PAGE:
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Editorial: There’s a ray of hope in NM guardianship darkness

“I don’t know exactly how New Mexico got off on the wrong track, but it certainly did.”

– Uniform Law Commission member Jack Burton, on New Mexico’s guardianship laws

The description by Burton of New Mexico’s guardianship system is, if anything, kind. As demonstrated time and again, it is a system rife with mismanagement and abuse – a system that has lacked financial accountability and that has relegated family members who have dared to challenge the decisions of the cadre of professional insiders who dominate the system to the equivalent of the penalty box.

Fortunately for New Mexico, and especially fortunate for some of its most vulnerable residents and their loved ones, some significant reforms are within reach.

One of those reforms would be the adoption of the model law drafted by the Uniform Law Commission that lifts some of the smothering secrecy from the process and gives family members the right to see how their loved ones are being cared for and how their money is being spent.

Right now, there are no such guarantees, and in fact guardians, conservators and judges in general have shut them out by falling back on what they say are the secrecy requirements under existing law. The situation facing Karla Holomon and her half-sister, Cheryl, as reported Sunday by Journal investigative reporter Colleen Heild, is a case in point:

Cheryl lives in New Mexico and has dementia and other health problems. Karla, a retired corporate lawyer, lives in North Carolina. A social worker called Karla and said Cheryl needed a guardianship, wanting Karla to be the petitioner. She agreed, later offering to pay up to $10,000 to an attorney here. But Karla says she balked at signing a fee agreement with no cap and said she felt like she was being coerced. That ended the conference call and the guardianship moved forward with Central Desert Behavioral Health Center, where Cheryl was staying, filing as the petitioner.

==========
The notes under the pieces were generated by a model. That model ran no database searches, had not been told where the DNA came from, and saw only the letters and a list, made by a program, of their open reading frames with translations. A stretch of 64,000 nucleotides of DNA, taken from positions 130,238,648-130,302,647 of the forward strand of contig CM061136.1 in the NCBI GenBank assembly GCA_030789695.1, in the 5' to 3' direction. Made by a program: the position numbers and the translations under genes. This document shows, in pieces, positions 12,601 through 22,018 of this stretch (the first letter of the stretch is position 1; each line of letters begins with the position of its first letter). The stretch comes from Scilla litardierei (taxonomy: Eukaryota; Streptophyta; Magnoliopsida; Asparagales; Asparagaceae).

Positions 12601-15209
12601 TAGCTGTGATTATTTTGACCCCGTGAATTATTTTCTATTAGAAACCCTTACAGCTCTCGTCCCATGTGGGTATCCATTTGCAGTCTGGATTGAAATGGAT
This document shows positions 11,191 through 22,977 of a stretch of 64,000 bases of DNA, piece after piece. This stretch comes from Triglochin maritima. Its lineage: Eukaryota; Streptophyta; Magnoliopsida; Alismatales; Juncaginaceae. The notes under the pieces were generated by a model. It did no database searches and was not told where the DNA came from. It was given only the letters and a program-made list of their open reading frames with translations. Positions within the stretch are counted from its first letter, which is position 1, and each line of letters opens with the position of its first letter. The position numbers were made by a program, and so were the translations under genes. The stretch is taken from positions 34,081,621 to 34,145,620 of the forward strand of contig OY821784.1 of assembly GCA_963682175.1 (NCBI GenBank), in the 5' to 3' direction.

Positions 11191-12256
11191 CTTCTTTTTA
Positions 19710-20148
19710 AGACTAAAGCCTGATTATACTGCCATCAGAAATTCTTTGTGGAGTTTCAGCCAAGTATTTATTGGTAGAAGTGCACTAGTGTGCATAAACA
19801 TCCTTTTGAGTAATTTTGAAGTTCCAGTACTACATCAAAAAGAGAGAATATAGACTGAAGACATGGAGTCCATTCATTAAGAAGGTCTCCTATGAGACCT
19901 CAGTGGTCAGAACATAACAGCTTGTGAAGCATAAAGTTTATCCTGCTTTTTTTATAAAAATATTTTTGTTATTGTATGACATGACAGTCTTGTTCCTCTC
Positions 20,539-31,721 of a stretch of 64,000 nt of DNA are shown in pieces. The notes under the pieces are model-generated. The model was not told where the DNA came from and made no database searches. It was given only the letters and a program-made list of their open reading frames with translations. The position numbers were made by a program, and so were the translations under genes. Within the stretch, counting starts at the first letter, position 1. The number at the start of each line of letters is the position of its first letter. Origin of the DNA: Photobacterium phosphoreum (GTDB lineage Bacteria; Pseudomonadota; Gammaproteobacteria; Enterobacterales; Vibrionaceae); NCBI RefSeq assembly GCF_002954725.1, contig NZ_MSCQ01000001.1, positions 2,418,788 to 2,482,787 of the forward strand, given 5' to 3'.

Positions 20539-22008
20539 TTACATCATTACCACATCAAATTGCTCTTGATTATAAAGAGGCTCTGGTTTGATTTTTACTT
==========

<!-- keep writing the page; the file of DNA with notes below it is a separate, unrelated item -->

Karla acknowledges she can’t care for her sister and is grateful that the system will try to take care of her. But she would like updates such as financial reports the guardian files with the judge to make sure her sister’s assets – more than $100,000 and a long-term care policy – are spent wisely.

She made this request in a letter to District Judge Alan Malott, who granted the guardianship request and appointed commercial company CNRAG as the guardian. A docket sheet says the letter has been added to the case file – which is closed to the public – and there is no guarantee under New Mexico law that Karla will ever be told anything. There would have been no guarantee even if she had paid the money and been the petitioner.

But there is a ray of light on the horizon. More like a sunrise.

Sen. James White, R-Albuquerque, is sponsoring a 187-page version of the Uniform Laws reform act, which was the product of two years of study by national experts. There will be a companion bill to provide money for the state’s courts to hire people to monitor and audit guardians and conservators – key recommendations of a state Supreme Court Commission appointed to study the problem.

“From testimony we received, there was the strong belief that families are too frequently excluded from a meaningful role in this process,” said Sen. Jerry Ortiz y Pino, D-Albuquerque, a commission member who has worked for years on behalf of families.

Ortiz y Pino’s description is accurate, albeit diplomatic. In fact, the system tends to treat families as an irritant and often dismisses them as being “too emotional.” And the system hates it when “emotion” gets in the way of driving participants’ bottom lines.

Gov. Susana Martinez has said she will include guardianship matters on her message for the 30-day budget session.

Presumably, the language will be broad enough to make sure lawmakers can finally make changes needed to protect the state’s most vulnerable residents and their loved ones.

This editorial first appeared in the Albuquerque Journal. It was written by members of the editorial board and is unsigned as it represents the opinion of the newspaper rather than the writers.